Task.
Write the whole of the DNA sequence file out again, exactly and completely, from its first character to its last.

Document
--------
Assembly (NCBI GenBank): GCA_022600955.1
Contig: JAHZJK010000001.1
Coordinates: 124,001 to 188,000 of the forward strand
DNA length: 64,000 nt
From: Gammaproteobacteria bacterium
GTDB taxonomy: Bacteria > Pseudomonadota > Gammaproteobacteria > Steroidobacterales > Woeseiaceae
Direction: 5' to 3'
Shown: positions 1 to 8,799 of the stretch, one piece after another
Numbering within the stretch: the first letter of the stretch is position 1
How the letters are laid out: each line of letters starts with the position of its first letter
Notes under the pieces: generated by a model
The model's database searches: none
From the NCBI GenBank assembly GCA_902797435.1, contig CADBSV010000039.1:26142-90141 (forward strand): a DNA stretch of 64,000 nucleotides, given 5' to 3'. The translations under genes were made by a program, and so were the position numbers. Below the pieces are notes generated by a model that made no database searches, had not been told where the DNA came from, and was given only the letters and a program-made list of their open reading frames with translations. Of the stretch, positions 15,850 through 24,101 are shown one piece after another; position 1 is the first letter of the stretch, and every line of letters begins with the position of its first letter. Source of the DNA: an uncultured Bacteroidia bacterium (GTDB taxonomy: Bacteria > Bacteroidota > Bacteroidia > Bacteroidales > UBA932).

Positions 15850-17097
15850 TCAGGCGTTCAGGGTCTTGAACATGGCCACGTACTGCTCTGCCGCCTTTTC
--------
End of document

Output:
Assembly (NCBI GenBank): GCA_022600955.1
Contig: JAHZJK010000001.1
Coordinates: 124,001 to 188,000 of the forward strand
DNA length: 64,000 nt
From: Gammaproteobacteria bacterium
GTDB taxonomy: Bacteria > Pseudomonadota > Gammaproteobacteria > Steroidobacterales > Woeseiaceae
Direction: 5' to 3'
Shown: positions 1 to 8,799 of the stretch, one piece after another
Numbering within the stretch: the first letter of the stretch is position 1
How the letters are laid out: each line of letters starts with the position of its first letter
Notes under the pieces: generated by a model
The model's database searches: none
From the NCBI GenBank assembly GCA_902797435.1, contig CADBSV010000039.1:26142-90141 (forward strand): a DNA stretch of 64,000 nucleotides, given 5' to 3'. The translations under genes were made by a program, and so were the position numbers. Below the pieces are notes generated by a model that made no database searches, had not been told where the DNA came from, and was given only the letters and a program-made list of their open reading frames with translations. Of the stretch, positions 15,850 through 24,101 are shown one piece after another; position 1 is the first letter of the stretch, and every line of letters begins with the position of its first letter. Source of the DNA: an uncultured Bacteroidia bacterium (GTDB taxonomy: Bacteria > Bacteroidota > Bacteroidia > Bacteroidales > UBA932).

Positions 15850-17097
15850 TCAGGCGTTCAGGGTCTTGAACATGGCCACGTACTGCTCTGCCGCCTTTTC